The summer of 2019 found rising senior Anna Ingram chasing her dream of studying art history by applying to programs for graduate study. Ingram developed a love of Renaissance art during her undergraduate years as an art history major at UA and by her final year, knew she wanted to continue those studies post-graduation. “I am extremely interested in the study of style and decorative arts in art history,” Ingram said, “I would like to pursue a career in the expression and influence of textiles throughout European art.”
Among those programs that would begin in fall 2020 were the MA in Fine and Decorative Art and Design at Sotheby’s Institute of Art in London and the MA in the History of Design and Curatorial Studies at Parsons School of Design in New York.
Parsons, Ingram felt, went beyond the study of a typical art history master’s program, giving her the skills and opportunity to choose from careers in journalism, galleries, museums, historic houses, and more. Sotheby’s, on the other hand, allowed her to study in London, near several Renaissance collections.
When Ingram was accepted to both programs, she realized she had to choose. After a difficult deliberation, she decided that she really wanted to study art history in Europe, so she accepted the offer from Sotheby’s.
After she declined Parsons, at her mother’s urging, Ingram followed up with a second email to Parsons to thank them for the offer and let them know that she was planning to attend Sotheby’s in London. “I will never forget my mom telling me I should tell Parsons my plans because you never know what could happen.” In the spring of 2020, when the coronavirus hit, her mother’s foresight turned into, as Ingram put it, an “unfortunate foreshadowing.” She said, “I found myself in exactly that position.”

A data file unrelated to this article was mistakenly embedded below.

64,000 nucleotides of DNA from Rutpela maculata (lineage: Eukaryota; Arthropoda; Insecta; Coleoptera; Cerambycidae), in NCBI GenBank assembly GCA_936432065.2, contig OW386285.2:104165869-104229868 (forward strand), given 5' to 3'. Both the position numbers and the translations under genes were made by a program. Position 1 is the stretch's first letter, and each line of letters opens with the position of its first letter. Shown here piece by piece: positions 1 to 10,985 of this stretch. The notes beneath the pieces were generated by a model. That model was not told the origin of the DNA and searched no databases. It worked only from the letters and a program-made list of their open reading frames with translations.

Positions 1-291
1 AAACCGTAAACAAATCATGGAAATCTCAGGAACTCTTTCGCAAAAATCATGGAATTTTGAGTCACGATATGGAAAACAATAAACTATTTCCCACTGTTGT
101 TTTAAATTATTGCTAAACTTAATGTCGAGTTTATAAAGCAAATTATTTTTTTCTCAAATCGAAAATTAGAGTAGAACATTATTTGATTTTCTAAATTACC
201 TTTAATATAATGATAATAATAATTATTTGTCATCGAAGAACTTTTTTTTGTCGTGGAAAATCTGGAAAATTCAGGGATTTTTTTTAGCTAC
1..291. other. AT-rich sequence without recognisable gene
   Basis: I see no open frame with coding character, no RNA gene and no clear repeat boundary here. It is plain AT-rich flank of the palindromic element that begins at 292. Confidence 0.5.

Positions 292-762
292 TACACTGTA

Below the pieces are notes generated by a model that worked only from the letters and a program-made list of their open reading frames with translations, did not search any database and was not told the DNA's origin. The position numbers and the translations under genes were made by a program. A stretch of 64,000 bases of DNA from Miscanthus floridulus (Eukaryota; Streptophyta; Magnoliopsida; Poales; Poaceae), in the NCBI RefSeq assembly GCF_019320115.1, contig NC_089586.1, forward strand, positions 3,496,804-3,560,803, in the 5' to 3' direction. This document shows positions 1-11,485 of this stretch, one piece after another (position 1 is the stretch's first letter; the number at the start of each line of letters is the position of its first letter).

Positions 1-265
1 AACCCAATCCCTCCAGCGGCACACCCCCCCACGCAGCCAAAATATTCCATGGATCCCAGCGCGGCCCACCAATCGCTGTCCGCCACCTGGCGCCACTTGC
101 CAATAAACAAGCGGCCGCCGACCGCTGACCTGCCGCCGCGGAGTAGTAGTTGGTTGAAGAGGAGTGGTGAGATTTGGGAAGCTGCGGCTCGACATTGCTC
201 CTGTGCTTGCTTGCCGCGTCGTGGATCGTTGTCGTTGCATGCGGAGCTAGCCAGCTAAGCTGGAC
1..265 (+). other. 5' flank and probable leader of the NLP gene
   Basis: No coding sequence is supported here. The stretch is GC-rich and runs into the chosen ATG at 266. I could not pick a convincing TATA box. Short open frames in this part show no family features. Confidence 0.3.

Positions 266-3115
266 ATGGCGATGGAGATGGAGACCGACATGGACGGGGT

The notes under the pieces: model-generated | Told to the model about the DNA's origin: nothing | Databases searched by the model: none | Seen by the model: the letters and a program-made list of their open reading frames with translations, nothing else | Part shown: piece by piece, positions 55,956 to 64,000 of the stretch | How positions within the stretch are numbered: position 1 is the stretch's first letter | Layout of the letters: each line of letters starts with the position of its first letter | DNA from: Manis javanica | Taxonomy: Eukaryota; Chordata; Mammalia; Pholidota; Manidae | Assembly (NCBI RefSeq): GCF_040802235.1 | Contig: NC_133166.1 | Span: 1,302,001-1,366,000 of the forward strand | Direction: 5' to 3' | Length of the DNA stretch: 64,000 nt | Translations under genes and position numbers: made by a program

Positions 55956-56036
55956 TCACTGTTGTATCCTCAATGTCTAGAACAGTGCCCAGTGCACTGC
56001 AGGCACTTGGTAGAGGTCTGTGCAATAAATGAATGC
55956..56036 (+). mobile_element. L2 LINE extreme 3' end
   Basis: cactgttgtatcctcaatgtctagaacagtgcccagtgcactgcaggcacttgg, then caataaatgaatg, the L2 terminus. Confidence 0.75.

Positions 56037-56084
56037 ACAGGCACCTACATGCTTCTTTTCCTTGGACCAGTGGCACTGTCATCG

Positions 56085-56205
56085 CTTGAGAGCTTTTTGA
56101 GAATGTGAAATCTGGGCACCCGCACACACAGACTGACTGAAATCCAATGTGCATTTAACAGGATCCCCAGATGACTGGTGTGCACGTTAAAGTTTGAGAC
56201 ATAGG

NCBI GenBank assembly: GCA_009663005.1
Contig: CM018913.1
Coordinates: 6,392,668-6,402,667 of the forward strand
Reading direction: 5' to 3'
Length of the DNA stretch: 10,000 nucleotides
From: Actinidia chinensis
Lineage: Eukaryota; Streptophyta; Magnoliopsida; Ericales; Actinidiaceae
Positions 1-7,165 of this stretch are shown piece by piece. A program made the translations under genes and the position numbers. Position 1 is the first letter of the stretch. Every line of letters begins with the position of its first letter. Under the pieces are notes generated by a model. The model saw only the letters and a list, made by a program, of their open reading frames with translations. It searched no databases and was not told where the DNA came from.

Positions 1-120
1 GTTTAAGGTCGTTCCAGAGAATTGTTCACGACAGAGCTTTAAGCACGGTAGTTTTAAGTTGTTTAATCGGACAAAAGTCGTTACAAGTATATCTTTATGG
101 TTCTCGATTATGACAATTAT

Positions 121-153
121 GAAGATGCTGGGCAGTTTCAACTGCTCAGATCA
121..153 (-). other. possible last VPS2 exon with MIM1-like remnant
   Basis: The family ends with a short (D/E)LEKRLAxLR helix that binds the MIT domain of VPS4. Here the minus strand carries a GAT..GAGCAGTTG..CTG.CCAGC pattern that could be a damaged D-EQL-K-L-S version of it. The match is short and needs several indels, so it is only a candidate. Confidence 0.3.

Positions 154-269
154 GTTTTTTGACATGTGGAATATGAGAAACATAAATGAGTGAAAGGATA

Re-evaluating Her Dream
When COVID-19 hit in March 2020 and much of the world shut down, including Europe and the US, higher educational institutions were among the organizations that had to rethink their future programs and events. Sotheby’s announced that they would delay the start of Ingram’s master’s program until January 2021. Then she learned there was a possibility that the program would be delayed further, until September 2021. “At that point,” Ingram said, “I began to worry about the risk of waiting over a year to begin graduate school, but I did not think there were any other options.”
“I was really at a crossroads on what to do — it was my dream to move to London, England, and study European art. But when news spread about the travel ban to Europe and the struggle of obtaining a visa, I began to realize I might need to re-evaluate my dream.” Ingram realized that beginning her art history studies as soon as possible was her top priority. “I did not want to wait for my dream anymore, I wanted to begin it.”
She decided to take a chance and she emailed Parsons to ask if she could still go. “I was delighted to learn I could be readmitted into the program and still receive my original offer. It was a bittersweet feeling, but I knew I had made the right choice, and the director of the program made my transition seamless.”
The program offers the opportunity to study with American as well as European collections in New York. Ingram will also have direct access to the collections of the Cooper Hewitt, the Smithsonian Design Museum. She’ll be able to study Renaissance interiors and design objects such as textiles and furniture. Her studies begin this fall, when she’ll take her classes online, including a design survey course in the European decorative arts, and a textile history course that explores European textile artifacts from the Middle Ages through the first half of the twentieth century. Once Ingram gets through her first semester, she hopes to move to New York, to be near the collections she’s always wanted to study – and one step closer to realizing her dream.
For more information about The University of Alabama’s programs in studio art and art history, visit our Degree Programs page.